The underground facility is located in the village of Bukov in the Žďár nad Sázavou district, Vysočina region, Czech Republic. As with similar facilities of its type, it makes use of a pre-existing underground mine infrastructure, namely the former Rožná I uranium mine. The underground areas of the URF are located on the 12th level close to the B-1 shaft
The Bukov URF is located in crystalline rocks, i.e. in a high-strength and low-permeability environment corresponding to that of the future deep geological repository. The underground facility consists of a system of newly-excavated underground galleries constructed in differing geological conditions according to the requirements of specific planned experiments
The underground research facility concept plays an important role in terms of the overall research and development of deep geological repositories and a number of similar facilities worldwide have been in operation for many years such as the Grimsel Test Site in Switzerland and Äspö HRL in Sweden. Since as early as the 1960s, such facilities have been providing essential data concerned with gaining an understanding of rock mass processes, the testing of the robustness of so-called engineered barriers and, not least, for safety analysis purposes.
Both the data and experience obtained play an important role in the deep geological repository site selection and evaluation process and the optimisation of engineering, technological and construction techniques. The activities performed at underground facilities contribute towards the education of highly-qualified experts, significantly enhance the professional level of national disposal programmes and allow the Czech Republic to engage in valuable international cooperation.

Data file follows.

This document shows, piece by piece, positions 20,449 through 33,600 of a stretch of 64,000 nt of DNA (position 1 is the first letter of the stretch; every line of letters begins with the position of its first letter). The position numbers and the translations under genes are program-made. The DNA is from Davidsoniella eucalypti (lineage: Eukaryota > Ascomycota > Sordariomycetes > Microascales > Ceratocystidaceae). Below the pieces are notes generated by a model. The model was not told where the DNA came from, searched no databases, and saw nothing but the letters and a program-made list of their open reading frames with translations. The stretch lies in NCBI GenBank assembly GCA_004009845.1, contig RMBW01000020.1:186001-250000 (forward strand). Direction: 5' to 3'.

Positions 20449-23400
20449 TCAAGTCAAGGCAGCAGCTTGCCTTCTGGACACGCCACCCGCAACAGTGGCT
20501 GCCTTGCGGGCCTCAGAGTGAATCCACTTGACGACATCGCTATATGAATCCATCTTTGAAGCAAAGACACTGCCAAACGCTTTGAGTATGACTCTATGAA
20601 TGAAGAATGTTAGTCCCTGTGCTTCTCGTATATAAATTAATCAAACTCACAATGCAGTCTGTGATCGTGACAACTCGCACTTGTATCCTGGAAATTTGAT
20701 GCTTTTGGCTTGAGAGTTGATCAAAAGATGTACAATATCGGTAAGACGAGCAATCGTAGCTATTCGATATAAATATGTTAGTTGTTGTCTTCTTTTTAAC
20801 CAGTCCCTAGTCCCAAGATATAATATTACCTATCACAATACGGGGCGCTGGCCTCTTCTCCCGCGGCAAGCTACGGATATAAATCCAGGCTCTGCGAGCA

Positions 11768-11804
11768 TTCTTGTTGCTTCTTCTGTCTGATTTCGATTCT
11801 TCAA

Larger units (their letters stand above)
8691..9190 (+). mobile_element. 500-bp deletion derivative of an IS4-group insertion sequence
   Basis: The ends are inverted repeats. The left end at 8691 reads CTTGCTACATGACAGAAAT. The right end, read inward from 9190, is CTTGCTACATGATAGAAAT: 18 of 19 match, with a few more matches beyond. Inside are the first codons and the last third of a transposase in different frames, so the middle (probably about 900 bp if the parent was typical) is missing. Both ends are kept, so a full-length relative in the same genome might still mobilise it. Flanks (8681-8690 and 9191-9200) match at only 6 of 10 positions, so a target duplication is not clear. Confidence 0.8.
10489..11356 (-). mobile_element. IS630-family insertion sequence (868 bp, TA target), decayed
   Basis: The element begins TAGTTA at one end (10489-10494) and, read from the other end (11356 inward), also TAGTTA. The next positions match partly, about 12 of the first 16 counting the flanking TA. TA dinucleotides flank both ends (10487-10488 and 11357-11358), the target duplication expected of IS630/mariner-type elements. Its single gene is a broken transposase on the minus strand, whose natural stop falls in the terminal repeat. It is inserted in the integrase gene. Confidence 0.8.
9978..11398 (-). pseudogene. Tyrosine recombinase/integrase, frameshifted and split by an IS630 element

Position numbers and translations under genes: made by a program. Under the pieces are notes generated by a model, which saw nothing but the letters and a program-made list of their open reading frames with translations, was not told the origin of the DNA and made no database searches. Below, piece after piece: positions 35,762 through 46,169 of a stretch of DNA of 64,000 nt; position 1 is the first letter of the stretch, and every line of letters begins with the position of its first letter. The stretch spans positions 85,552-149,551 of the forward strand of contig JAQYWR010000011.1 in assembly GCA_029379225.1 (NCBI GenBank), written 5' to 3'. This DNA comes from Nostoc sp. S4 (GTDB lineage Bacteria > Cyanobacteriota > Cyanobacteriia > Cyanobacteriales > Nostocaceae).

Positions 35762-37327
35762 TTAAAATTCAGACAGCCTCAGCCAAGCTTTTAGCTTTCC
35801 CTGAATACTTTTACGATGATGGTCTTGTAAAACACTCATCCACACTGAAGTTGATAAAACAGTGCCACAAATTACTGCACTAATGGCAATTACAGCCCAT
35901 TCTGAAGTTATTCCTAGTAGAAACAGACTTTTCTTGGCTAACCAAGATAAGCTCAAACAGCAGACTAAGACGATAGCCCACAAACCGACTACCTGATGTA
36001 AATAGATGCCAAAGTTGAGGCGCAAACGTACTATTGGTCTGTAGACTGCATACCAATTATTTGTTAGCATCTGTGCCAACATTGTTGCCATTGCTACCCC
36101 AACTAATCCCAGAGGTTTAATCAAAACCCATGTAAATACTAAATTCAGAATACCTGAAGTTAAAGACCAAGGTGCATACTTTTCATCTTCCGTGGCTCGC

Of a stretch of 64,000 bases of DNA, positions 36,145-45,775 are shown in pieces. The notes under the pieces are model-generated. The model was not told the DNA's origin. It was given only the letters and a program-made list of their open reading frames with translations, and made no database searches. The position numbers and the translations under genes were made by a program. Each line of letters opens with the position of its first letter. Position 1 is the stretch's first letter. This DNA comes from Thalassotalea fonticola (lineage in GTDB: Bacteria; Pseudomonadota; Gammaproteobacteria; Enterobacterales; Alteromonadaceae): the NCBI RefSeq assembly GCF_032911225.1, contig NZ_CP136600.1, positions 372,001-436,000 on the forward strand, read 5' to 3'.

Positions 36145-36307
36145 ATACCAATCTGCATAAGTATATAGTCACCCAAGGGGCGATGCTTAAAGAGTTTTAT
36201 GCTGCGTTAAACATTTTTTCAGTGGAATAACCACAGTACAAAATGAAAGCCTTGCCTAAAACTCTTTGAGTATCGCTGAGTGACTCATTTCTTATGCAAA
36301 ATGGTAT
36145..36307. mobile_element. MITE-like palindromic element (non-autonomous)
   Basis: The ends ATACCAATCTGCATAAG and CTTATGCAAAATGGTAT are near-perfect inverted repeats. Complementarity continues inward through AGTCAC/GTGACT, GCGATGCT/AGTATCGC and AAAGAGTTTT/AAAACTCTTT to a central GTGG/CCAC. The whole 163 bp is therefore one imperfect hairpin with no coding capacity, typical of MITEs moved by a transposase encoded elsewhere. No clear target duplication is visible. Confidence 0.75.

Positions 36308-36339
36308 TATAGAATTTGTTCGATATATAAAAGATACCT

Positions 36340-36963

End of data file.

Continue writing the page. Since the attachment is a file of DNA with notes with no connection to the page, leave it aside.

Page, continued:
The construction of the Bukov URF commenced in 2013 and was completed in 2017. The exploration phase included the excavation of the BZ-XIIJ access tunnel (320m long) followed by a drilling campaign aimed at verifying the geological structure and final selection of the rock blocks. The third phase consisted of the excavation of the research galleries. In order to ensure the highest possible standards for future experimentation work, the so-called smooth blasting technique was employed during the excavation of the galleries. The underground construction work consisted of the excavation of the BZ-XIIJ access tunnel, three drilling chambers, a laboratory crosscut and four experimental chambers.
The aim of the “Complex geological characterisation” project consisted of the detailed description of the rock environment of the Bukov URF so as to determine the future location of individual experiments. In addition, the unique data gathered, which can only be obtained from the opening of underground rock masses, assisted in the interpretation of the development of certain rock environment parameters with depth. The research involved the following areas of study: geological structure, geotechnical properties, hydrogeological properties, seismicity, rock transport properties and the geological and geomechanical modelling of the facility.
The experimental programme consists of a series of projects aimed at supporting both the safety assessment of potential deep repository sites and overall technical feasibility. The research programme has been divided into several sections.